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Friday, February 25, 2011

The Dangers of Looking For/Taking Advice On Writing, Part II

Here is one example of how listening to the Ironclad Rules of Writing can be dangerous:

In the last week, I read a blog post where the blog's author summarized the openings of 3 manuscripts they had received. In essence, she was using those openings as examples of books that opened in an action/high stakes moment but did not allow the reader an opportunity to get to know or care about the characters before launching into that action/high stake. In other words, these openings did not work for her.

Like a doctor who is reading abnormal lab results and immediately zeroes in on the diagnosis behind the readings, I knew instantly what had happened to these three writers. The probable cause of a less-than-satisfactory opening was very likely that these writers had been crushed under the weight of the Ironclad Rules of Writing.

I was very grieved by this. Now I must be clear on this. I do not know the writers (they and their writings were anonymous). I do not know their writing journey, if this was their first manuscript or their fifth, published or unpublished. But it seemed crystal clear to me that these writers had been stamped by the rules of writing.

Specifically, they'd been crushed under the hammer of the rule that is taught everywhere that "you must begin your book in the middle of the action." This is taught so often that we've come to take it, pardon the term, as gospel.

That blog post and the assessment of those writers' openings impacted me very deeply. I was grieved for the authors of those works and for myself and other writers they represented. I was reminded of the times and countless hours I have spent arguing and going rounds with myself on the best opening for a book, and most often succumbing to this "start in the middle of the action" rule.

How would I feel, if I wrote and rewrote a manuscript, designing it to the consistent instruction of the industry, only to then be told my opening starts too far in the action and that it doesn't allow us to get to know or care about the characters? It would be annoying to say the least.

These authors represent the masses of writers who probably spend months and years on a hamster wheel because they were steam-rolled by the Ironclad Rules of Writing.

Think of it for a moment--what is the one comment you hear most often from writers who submit their work? Aside from complaints of how long it takes to get a response from the agent, editor, etc., probably the other thing you will hear them say is "they gave editor or agent X what they wanted, and STILL they were rejected." There are a whole host of very valid reasons for being rejected, and we can't digress to discuss them here. But in our example, these writers listened to the well-meaning advice of literally tons of people in the business, both online and in craft books, and get a "opening doesn't work, I need to care about the characters" type rejection of the opening. From there, they either spend more months and years writing and rewriting their openings or, sad to say, throw in the towel and give up.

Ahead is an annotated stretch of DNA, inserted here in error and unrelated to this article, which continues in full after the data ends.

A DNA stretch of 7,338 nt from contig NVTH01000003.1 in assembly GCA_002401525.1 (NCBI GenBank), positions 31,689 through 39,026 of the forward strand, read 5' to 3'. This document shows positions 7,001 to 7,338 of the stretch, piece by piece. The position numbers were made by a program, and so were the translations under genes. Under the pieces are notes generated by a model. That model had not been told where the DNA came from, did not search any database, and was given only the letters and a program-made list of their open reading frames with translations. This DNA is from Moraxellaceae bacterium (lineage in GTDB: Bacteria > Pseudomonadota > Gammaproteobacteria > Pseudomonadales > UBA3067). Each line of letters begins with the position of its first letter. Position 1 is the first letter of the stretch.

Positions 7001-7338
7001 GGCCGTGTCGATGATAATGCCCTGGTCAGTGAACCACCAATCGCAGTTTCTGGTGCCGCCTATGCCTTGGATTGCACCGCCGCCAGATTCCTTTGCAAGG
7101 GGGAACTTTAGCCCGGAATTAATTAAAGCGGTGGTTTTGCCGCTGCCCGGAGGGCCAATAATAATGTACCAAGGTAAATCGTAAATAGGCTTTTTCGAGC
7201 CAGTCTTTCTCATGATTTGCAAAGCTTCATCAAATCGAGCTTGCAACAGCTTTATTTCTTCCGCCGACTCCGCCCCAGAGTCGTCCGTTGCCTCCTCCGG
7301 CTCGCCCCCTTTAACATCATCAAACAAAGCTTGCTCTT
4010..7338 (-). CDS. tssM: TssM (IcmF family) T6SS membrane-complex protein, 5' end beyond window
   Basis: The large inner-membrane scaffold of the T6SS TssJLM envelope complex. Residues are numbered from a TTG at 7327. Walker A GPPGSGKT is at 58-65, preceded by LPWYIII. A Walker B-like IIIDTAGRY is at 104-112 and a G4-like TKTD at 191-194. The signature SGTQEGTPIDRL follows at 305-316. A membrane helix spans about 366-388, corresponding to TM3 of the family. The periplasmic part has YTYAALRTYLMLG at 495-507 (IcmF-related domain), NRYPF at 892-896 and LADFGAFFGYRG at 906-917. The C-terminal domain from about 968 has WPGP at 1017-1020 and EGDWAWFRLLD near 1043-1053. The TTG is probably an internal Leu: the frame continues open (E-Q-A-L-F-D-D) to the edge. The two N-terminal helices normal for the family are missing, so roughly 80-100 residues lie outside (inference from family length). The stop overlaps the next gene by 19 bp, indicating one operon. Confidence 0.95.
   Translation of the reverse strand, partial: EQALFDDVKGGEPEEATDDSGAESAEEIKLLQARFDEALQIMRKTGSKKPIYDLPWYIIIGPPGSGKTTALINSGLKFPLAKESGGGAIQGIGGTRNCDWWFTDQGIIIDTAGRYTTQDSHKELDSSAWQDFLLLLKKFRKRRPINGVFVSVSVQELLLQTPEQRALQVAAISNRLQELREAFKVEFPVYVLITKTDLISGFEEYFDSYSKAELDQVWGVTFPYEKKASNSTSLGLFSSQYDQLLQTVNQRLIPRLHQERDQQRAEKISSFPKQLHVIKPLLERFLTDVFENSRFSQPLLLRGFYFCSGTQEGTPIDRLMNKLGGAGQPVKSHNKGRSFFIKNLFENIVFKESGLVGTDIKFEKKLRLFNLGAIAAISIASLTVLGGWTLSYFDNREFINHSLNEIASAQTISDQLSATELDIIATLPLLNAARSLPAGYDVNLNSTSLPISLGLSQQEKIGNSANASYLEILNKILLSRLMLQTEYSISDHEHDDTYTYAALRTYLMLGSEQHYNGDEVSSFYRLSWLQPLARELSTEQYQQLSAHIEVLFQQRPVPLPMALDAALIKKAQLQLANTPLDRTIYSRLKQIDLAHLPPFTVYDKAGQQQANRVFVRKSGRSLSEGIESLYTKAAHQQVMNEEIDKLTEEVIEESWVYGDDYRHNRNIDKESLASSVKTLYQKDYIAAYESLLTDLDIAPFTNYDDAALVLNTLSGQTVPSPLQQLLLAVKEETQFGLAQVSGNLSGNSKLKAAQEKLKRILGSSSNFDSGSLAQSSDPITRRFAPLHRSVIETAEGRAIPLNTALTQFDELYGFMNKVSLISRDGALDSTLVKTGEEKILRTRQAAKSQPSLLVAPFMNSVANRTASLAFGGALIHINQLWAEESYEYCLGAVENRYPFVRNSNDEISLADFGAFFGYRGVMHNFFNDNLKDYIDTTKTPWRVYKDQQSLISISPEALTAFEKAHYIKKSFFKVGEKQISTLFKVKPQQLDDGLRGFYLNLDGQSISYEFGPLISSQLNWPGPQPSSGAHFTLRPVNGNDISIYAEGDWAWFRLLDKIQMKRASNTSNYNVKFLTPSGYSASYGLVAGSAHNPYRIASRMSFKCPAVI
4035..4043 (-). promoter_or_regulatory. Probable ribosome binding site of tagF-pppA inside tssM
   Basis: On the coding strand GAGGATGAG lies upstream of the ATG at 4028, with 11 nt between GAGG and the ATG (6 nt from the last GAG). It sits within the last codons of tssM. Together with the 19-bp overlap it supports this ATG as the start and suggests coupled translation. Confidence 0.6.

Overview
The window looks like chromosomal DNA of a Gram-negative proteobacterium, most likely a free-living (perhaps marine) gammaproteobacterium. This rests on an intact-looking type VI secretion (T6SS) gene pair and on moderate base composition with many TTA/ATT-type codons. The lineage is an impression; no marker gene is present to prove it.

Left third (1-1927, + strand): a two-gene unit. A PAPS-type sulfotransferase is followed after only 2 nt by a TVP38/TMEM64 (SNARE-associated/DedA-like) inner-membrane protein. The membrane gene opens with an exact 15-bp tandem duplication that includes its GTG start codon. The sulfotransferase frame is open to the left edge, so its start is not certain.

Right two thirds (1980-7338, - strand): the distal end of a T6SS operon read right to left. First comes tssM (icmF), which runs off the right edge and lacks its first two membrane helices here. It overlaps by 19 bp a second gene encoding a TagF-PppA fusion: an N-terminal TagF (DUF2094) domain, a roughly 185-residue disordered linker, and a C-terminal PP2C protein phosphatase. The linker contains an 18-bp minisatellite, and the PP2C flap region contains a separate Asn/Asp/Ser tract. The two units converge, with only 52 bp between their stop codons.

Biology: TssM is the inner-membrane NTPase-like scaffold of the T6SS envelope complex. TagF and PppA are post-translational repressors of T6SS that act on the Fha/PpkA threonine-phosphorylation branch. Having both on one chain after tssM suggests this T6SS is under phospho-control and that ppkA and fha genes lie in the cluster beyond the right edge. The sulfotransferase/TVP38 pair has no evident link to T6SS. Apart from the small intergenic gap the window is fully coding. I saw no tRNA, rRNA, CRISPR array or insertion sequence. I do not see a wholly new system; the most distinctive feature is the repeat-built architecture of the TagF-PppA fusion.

Don't get me wrong. "The buck stops here" applies to writers. Ultimately, we are responsible for the quality or lack of quality of our stories. And the real kicker? We NEED to study our craft to improve, including listening and screening vast amounts of writerly advice.

But if there is one piece of advice I'd give new writers (there's that dreaded advice again), I would say listen, learn, absorb. But above all--


This gets back to the idea that writing is extremely personal. We know our stories better than anyone. And while we must always be receptive to feedback from others, we must also listen very carefully to our own instincts. After all, isn't one of the reasons we write due to an innate desire to be heard? So isn't it counter-productive to ignore our own deepest instincts about our story?

And this leads to my second bit of advice for new writers:

Industry blogs and books will become addictive (the writer's drug of choice), so learn to limit your intake FROM THE START.

There is much valuable information on craft, marketing, business, trends, and a million other topics pertinent to writers out there on the Internet or in books. Go into your writing career keeping your reading of these sources at a manageable level. Set limits. In addition to being bogged down by rules, you can easily spend hours a day keeping up with the industry. You will provide plenty of time for yourself to craft the best novel possible if you don't allow your industry reading to become a monster in your life.

As I mentioned at the beginning of this post, I really do wish I had written several manuscripts first and THEN gotten immersed in studying the craft. That way my own instincts would have been honed to a much deeper level and I would have been better prepared to mesh my instincts with the rules. All I can do from this day forward is be bold. I need to be teachable, but I also need to trust my instincts. That takes boldness.

Two more posts to come on this subject. Next we'll look at some of the most annoying Ironclad Rules of Writing and then we'll look at ways we as critiquers can challenge ourselves when evaluating another writer's work.

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